Is That a Yes or a No?
Profound lessons about freedom and boundaries from bumps, hugs, and beyond
Boundaries established, boundaries pushed, a chat, questions, shouting, more questions, negotiating, more shouting, another chat, hugs, more negotiating, touching each others’ noses, more hugs, verbal expressions of love, rest. Can I touch your nose?
If you have ever known a toddler, you know the dance. My son is that joyful, exhausting dance partner, the last guy on the floor at 3 a.m., the sleepover friend who wants to talk all night. He is the orb that lights up the place. And he hugs strangers. (He is not unlike his mother in this regard.)
When you walk around with him, strangers will be shocked by the hugs. You will mumble things, because my God, we are in a fucking pandemic, don’t touch that/him/her/them/it. Thank God he has learned how to bump fists, and that is thanks to Raf. But bottom line, he mostly runs in for the tackle-hug, and humans do not know what to do with these unbridled expressions of love from a relative stranger. You do not want to undo this kind of thing, necessarily, because he is 3, and this is a sweet instinct. But you also need to teach him about Covid-19, about people needing space, about asking before you touch (like we do with our noses at bedtime). Also, about his Whiteness and his maleness. For these and other reasons, you will be stressed even as you feel proud of his generous spirit.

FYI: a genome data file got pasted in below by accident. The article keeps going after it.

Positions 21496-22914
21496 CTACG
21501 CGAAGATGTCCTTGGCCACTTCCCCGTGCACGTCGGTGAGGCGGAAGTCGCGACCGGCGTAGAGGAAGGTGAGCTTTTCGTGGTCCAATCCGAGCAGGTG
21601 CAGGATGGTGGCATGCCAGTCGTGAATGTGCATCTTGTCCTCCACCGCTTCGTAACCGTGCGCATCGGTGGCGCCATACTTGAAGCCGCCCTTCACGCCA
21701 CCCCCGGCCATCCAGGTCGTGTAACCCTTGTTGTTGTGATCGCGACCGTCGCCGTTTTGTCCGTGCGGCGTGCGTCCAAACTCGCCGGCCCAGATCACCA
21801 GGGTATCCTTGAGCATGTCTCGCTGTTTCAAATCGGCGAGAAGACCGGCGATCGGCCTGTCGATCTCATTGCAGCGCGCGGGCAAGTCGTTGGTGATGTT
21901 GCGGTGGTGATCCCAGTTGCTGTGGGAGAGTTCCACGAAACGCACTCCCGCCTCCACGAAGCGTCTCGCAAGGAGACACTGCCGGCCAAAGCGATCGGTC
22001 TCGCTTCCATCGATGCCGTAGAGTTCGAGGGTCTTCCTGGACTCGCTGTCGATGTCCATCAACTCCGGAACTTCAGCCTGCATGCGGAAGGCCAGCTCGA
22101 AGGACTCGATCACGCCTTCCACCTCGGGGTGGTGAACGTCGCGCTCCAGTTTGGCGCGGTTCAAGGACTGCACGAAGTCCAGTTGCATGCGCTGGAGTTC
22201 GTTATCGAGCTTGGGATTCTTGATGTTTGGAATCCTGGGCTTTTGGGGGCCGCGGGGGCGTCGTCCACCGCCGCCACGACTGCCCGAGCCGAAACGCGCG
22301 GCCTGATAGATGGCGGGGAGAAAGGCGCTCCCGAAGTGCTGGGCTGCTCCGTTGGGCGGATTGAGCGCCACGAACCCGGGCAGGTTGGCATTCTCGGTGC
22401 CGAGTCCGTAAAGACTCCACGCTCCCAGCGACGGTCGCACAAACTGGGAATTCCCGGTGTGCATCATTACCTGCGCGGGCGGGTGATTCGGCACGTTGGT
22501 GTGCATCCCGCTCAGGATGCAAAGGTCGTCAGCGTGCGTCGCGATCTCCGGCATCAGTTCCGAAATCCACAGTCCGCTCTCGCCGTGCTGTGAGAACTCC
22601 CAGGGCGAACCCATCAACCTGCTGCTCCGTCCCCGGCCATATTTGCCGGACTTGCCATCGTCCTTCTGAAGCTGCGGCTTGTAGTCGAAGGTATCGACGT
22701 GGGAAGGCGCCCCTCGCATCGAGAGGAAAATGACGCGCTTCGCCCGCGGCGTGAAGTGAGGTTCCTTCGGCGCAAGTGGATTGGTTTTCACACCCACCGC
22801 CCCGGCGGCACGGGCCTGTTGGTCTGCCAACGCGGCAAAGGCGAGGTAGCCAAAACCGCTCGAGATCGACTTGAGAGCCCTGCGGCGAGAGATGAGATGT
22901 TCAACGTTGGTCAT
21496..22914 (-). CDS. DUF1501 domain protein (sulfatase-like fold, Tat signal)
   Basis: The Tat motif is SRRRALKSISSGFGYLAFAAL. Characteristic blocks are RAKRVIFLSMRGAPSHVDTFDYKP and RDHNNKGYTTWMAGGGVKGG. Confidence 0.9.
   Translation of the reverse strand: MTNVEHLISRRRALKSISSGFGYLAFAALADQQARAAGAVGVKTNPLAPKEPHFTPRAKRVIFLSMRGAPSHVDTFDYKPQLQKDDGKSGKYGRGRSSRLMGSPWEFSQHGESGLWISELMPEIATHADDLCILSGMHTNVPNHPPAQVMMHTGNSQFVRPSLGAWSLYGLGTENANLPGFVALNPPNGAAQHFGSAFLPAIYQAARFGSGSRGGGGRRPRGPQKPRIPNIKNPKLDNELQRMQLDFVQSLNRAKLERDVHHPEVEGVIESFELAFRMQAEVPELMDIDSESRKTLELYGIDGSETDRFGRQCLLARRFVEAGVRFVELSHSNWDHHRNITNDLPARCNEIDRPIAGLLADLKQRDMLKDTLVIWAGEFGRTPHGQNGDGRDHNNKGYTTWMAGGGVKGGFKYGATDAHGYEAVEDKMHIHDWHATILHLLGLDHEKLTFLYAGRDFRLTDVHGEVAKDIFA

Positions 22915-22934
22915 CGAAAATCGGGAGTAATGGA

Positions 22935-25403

You will also think about how you grew up, how you felt as a child, who you hugged or didn’t, what behavior was encouraged, what behavior was punished. When you think about this, you will discover that even though there is much for you to teach him, that he is your teacher, too.
About a week ago, he starting asking: Is that a yes or a no? This is a good question, and not one he got from me or his dad. With kids, you learn to recognize: a) the things they come up with themselves; b) the things they pick up from you (whoops?); and c) the things they have adopted from someone else altogether. It’s a bit weird when c happens. It means his tiny little world is expanding. This is sweet, and requires the social math of “What? But how? Is this good? Is this bad? Is it neither?” as you piece it together. You might not be able to figure it out, but you…